Dr. Fred Moten, “This Is How We Fellowship,” January 19, 2020

We all know about the limitations and frustrations and exhaustion that can be felt here in our detached grids, but what does this space afford?

What are our new rituals?
Is there room for surprise here?
Unexpected connections,
     ways of sensing,
ways of tuning in,
in it together,
      tuning in together?

I got to experience a different practice of togetherness recently when Sal Randolph and David Richardson, who run another publishing space called Dispersed Holdings, held a “reading zoom.” It was a generous invitation to simply read together, in silence, in a zoom space they had set up. A few of us came on at first and then gradually others joined. There was something so beautiful about this experience, watching and listening and also, yes, reading, communally. It was luxurious and very much a privilege, to slow down and take the time to do this. There was no denying that we were connected in our silence, but much of it had to do with listening, in an ambient kind of way, but not entirely casual either. Carefully attuned.

So, let’s try this experiment.

Listen (1 minute)

Turn off your camera, and turn on your sound. Everyone unmute. Close your eyes if you like. Let’s just listen, for a minute.

Look (1 minute)

Now, turn your cameras back on, and go to the gallery view. You can keep your sound on. If you can, point your camera at something, anything, or nothing, for us to look at. A book, a pet, an object on a table, the ceiling. Anything except you.

Touch (1 minute)

Come back into the frame. If you’re able to, hold our hands up to the camera, so that our screens are filled with hands. Can you touch the frame? Who’s there above you, below you, to your side?

Deep breath.

There are X number of us here on this zoom. What I’d like to propose is that we make a collective print publication. It’s going to be X number of pages, one page for each of you. Each of you will contribute one page. That page will be whatever you share on your screen for all of us to see, which I will capture as an image on my end. That can either be your entire desktop, or just one particular screen. When you go to screen share, you’ll see that option.

So, what goes on your screen? Scroll all the way to the bottom to see some words that you can use as prompts for the next 20 minutes. They’re all from Urgency Reader 2.

Share anything you want with the group*. Use the prompts to generate images, words, a longer piece of writing, an assemblage that you put together on your desktop. Anything at all. And if those words don’t do it for you, you can go in another direction. Have fun with it, be silly, write, get serious, whatever you want.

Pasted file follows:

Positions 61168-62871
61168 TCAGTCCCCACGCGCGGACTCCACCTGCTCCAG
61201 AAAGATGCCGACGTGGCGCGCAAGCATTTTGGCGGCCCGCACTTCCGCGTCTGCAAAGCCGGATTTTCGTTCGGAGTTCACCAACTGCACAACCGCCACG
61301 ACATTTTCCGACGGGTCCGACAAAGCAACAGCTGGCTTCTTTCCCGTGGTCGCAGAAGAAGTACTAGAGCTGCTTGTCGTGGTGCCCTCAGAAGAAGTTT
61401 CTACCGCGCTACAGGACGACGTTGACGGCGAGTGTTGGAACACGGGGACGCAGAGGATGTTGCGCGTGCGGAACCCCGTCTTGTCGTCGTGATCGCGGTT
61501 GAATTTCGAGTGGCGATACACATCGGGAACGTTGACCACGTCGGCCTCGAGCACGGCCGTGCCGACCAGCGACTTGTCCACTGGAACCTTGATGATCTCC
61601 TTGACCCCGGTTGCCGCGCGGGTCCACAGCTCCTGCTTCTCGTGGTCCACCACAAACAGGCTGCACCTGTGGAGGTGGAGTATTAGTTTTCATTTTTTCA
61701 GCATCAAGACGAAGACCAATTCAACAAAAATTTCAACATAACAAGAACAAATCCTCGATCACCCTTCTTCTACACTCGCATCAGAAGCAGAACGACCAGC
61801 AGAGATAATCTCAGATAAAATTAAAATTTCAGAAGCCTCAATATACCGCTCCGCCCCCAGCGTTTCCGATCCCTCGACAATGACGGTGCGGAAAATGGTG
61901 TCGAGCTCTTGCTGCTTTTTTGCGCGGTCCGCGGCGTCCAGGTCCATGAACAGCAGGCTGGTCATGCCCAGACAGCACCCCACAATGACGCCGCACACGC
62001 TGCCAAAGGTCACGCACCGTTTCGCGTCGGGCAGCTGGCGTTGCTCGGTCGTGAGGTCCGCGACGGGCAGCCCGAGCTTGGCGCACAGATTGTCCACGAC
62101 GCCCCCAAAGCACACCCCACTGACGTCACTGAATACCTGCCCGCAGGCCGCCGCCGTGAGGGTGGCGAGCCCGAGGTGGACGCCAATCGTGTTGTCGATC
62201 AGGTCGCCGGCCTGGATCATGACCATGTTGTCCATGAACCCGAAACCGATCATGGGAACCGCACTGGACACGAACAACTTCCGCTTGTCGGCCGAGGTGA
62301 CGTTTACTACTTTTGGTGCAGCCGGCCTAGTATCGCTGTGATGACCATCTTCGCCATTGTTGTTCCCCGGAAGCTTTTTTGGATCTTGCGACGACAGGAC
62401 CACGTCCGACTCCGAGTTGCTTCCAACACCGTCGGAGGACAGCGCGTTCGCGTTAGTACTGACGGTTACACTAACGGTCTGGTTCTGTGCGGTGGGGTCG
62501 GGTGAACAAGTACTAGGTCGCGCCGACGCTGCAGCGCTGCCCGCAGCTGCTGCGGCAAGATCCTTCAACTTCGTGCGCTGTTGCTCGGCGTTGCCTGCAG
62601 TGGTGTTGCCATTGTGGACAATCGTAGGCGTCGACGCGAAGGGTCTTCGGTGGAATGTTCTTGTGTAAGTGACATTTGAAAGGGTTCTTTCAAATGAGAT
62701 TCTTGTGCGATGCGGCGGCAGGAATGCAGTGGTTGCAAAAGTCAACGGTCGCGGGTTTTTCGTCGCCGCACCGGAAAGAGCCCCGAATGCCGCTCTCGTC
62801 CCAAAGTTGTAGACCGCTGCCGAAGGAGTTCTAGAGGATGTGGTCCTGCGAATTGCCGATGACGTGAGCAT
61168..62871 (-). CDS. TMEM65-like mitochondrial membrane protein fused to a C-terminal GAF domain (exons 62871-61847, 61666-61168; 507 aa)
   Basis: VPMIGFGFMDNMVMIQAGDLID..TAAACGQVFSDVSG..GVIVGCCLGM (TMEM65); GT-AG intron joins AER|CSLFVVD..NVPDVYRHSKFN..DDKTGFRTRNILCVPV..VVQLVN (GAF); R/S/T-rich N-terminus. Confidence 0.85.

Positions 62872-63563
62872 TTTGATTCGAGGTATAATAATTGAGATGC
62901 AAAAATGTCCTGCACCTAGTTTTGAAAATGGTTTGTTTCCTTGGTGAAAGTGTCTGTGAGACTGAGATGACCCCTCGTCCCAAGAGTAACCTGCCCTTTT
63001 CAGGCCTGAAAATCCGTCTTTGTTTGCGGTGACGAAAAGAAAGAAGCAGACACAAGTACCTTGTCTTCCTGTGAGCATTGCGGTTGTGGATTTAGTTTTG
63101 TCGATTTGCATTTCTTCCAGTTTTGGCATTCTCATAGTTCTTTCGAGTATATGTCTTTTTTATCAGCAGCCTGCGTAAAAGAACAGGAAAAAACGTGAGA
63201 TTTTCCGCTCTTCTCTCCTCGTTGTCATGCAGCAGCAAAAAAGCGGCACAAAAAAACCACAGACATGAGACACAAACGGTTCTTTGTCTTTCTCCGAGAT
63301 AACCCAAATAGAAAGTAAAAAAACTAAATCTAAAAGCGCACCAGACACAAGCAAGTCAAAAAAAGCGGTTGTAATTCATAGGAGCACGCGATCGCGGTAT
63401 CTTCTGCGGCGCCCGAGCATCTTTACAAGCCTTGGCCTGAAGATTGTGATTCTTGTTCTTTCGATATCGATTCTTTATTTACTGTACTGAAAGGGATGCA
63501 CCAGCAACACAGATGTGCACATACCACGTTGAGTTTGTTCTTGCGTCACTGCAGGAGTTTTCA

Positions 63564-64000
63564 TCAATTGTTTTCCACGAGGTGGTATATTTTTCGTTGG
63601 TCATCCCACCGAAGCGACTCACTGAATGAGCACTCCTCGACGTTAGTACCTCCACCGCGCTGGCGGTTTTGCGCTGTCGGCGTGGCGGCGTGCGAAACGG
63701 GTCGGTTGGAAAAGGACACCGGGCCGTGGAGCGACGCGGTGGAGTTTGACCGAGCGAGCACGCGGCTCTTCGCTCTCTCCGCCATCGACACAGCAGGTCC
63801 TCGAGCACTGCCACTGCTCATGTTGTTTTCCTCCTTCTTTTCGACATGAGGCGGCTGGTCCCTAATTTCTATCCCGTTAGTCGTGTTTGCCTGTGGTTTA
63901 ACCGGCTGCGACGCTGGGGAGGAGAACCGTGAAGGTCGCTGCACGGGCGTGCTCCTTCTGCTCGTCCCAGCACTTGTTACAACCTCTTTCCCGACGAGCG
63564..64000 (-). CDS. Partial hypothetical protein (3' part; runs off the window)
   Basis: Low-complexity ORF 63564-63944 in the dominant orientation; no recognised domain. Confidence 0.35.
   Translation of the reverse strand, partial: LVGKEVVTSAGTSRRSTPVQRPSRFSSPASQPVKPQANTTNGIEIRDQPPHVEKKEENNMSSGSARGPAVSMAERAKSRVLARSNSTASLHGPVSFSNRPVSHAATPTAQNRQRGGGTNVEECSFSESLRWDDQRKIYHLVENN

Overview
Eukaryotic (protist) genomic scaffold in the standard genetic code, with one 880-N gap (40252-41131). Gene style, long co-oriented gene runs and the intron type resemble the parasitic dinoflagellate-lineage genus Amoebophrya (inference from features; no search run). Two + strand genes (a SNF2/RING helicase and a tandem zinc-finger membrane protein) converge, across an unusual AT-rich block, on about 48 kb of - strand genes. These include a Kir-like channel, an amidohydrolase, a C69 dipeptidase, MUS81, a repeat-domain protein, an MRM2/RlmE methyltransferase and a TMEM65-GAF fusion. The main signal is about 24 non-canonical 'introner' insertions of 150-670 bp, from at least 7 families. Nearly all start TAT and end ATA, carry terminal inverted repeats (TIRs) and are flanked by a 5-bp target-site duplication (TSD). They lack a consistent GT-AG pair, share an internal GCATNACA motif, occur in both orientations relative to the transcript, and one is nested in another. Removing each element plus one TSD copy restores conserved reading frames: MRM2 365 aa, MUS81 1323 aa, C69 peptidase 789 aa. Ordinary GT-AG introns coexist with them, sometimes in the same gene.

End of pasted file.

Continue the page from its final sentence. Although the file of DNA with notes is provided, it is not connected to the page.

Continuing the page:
Our goal is to share our screens after 20 minutes. We’ll go through them one by one and I’ll screenshot them so that I’ve got them as images. Later, I’ll print them on the risograph, assemble them, and mail the publication to you. It’s just for us. A record of this moment that we were all in together.

*Guidelines for our collective publication: if you’re thinking about showing or expressing something sexually explicit or violent, please carefully consider the context and audience here in this space for appropriateness. Absolutely not allowed: threats of violence or violent language directed against another person or group of people; sexist, racist, homophobic, transphobic, ableist, or otherwise discriminatory jokes and language; personal insults, particularly those related to gender, sexual orientation, race, religion, or disability. If in doubt, please DM me or Paige in the chat.

Please go here to let me know if/how you’d like your name to appear in SCREEN ZINE, if you’d like a printed copy mailed to you, and if so, your mailing address. Your information will only be seen by Paul Soulellis and will not be shared or used for any other purpose.

Thank you!

speculative surrender       resist austerity and do not touch face
gathering makes a grammar all its own         fuck
    friends . . . . gridded                i do not pretend           
 when you talk         her shelves contained the world  
you are safe       digital dwellers along some division
close impersonal all up in rise still     status: not connected
location: automatic          the year i stopped making art
       the impossibility of looking outside      you are the university
how to think about care          a thick layer of sanitzer and fear
 weeks after the last party     all of us baby, all of us
we keep catching our breath in the kitchen        rigor
    translations of loneliness      machine music                
my stay at home routine       let us affirm our desire to keep swimming
 imminent loss, loss of potential     I will water you now
where on the tongue does the will live?      radical softness
I can’t get the image out of my head
you are the evidence of your ancestors arrival